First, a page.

Alexandre Lopes Silva
Fulbright Foreign Language Teaching Assistant from Brazil
University of Nebraska-Lincoln

“Hi, I’m Alexandre. I worked as an English as a Foreign Language teacher in Brazil, and am currently a Portuguese teacher and the mediator of the Portuguese Club at UNL. I am also taking graduate-level courses on methodology and applied linguistics. I am very interested in second language acquisition, and gender and sexuality studies. My hobbies include ballet, studying foreign languages, and cinema.”

 

Meltem Ozgul
Fulbright Foreign Language Teaching Assistant from Turkey
Michigan State University

“Hi, I am Meltem. I am an English teacher at a secondary school in İstanbul. I studied English Language Teaching at Yeditepe University in İstanbul, and have worked with different levels of language learners while teaching English for four years. Last year, I got my certificate in Teaching Turkish as a Foreign Language. Currently, I am a Fulbright Foreign Language Teaching Assistant at Michigan State University. Here, I teach Turkish to college students and attend cultural events to promote Turkish culture in America.”

 

Gulchekhra Rakhimova
Fulbright Foreign Language Teaching Assistant from Uzbekistan
Michigan State University

“Hello! I am Gulchekhra Rakhimova from Uzbekistan. I am a Fulbright Foreign Language Teaching Assistant in Uzbek language at Michigan State University. I have earned my bachelor’s and master’s degrees in English Linguistics and Philology at Uzbekistan State World Language University. I received my Professional Development in Teaching English as a Second Language Certificate from Glasgow Caledonian University in Scotland. As a cultural ambassador, I’ve joined the Community Volunteering International Program (CVIP), and have been doing cultural presentations and events to present my culture and my country.”

 

Olajide Salawu
Fulbright Foreign Language Teaching Assistant from Nigeria
Fayetteville State University

“Enle o, I am Olajide Salawu. I work as a research assistant at Obafemi Awolowo University in Nigeria, from where I also earned my bachelor’s and master’s degrees in Literary Studies. As a cultural ambassador, I am currently a Fulbright Foreign Language Teaching Assistant at Fayetteville State University, where I have held different workshops on Yoruba language and culture. Next spring, I will teach first-year students in an “Introduction to Yoruba Language” course. In my spare time, I like to watch movies and write poetry. My work can be found in Transition, Rattle, Salt Hill Journal, New Orleans Review, African Poetry Book Fund and elsewhere.”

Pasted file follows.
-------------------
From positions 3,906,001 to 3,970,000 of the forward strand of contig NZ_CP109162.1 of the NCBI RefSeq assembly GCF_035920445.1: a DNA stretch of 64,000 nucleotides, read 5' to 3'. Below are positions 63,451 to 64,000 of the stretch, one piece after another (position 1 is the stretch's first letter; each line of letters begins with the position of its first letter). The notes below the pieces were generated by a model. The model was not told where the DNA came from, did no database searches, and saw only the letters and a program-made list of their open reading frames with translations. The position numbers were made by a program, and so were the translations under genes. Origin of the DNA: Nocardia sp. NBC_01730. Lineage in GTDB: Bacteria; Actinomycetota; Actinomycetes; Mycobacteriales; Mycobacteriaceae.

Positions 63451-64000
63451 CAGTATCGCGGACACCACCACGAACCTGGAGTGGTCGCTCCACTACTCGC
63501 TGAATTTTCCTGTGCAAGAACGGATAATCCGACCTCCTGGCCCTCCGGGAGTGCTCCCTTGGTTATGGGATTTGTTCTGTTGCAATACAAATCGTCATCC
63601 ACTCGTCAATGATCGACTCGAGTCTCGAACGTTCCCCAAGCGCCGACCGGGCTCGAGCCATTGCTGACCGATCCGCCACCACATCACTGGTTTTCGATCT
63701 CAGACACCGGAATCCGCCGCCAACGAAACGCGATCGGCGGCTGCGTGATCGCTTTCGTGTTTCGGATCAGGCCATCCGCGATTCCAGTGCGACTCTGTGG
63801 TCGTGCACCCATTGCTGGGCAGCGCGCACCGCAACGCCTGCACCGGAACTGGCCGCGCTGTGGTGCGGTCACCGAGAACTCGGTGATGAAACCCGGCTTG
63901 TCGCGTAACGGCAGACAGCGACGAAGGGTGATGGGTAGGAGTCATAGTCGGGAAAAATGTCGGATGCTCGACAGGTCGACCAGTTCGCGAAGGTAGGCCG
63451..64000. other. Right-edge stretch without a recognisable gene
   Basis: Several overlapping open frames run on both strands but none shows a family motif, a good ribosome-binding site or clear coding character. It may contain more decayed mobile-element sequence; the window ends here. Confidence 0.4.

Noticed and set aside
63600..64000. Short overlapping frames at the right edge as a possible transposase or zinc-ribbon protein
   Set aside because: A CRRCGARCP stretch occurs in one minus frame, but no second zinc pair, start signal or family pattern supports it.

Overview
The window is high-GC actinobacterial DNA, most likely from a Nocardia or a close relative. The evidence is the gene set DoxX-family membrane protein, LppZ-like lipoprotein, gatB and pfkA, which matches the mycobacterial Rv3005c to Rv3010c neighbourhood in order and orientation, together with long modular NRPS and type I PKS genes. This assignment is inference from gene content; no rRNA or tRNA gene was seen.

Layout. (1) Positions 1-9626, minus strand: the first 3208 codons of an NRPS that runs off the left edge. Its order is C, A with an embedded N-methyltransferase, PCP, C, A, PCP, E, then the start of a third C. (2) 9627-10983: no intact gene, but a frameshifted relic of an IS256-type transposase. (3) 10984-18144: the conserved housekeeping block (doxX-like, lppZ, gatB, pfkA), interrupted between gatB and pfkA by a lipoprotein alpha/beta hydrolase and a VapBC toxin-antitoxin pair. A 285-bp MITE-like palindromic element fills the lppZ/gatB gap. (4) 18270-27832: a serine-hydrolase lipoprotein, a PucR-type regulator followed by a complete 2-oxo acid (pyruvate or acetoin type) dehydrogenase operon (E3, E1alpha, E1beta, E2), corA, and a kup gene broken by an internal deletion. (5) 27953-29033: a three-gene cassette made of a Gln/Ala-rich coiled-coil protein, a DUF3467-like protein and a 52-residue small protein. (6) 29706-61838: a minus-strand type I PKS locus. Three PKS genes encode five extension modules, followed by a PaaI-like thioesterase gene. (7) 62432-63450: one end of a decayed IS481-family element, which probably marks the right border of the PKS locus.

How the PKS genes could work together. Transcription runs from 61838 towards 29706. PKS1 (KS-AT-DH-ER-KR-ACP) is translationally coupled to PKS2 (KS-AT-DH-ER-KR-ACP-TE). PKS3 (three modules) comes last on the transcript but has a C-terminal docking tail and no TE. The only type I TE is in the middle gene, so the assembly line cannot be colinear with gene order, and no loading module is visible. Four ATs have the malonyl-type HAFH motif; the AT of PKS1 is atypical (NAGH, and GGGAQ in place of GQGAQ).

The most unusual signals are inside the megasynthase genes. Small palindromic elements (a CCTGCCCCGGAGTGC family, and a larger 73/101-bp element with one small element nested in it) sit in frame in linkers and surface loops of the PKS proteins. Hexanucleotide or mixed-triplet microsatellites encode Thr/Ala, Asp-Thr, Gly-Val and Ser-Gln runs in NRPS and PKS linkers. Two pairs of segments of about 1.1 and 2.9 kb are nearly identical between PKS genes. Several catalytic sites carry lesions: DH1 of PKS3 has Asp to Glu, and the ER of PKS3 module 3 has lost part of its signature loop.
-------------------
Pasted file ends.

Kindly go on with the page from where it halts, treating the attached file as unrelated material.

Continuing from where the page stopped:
Mariia Velichko
Fulbright Foreign Language Teaching Assistant from Russia
Michigan State University

“Hello, I am Maria! I graduated from Magnitogorsk State University, where I majored in Linguistics, Translation and Interpretation, and worked as an Assistant Professor in the Department of Translation and Interpretation. My main professional interests are methods of teaching English and Russian, all kinds of translation and interpretation, and cross-cultural communication. I currently assist students in the “Russian 420” course at Michigan State University, host a Russian Club, and organize and take part in cultural outreach events to promote Russian culture in America. I am interested in fashion history, art, photography, and am always looking for things that can inspire me.”

 

Chiu-Li Wu
Fulbright Foreign Language Teaching Assistant – Taiwan people
University of Kentucky

“Hello, I’m Chiu-Li Wu, but most of my friends just call me Sherry! I love sharing Chinese culture, and my main professional interests are psychology, school counseling, special education, and teaching English and Chinese as a foreign language. I also like traveling and working as a volunteer in the community. I’m currently a teaching assistant of “Chinese 101” at the University of Kentucky and organize some cultural events. I enjoy helping my students experience the art of Chinese characters, Chinese woodblock painting, calligraphy, brush painting, paper cutting, pop songs, and Chinese cuisine.”

Foreign Fulbright

The Power of the Fulbright Network

December 7, 2018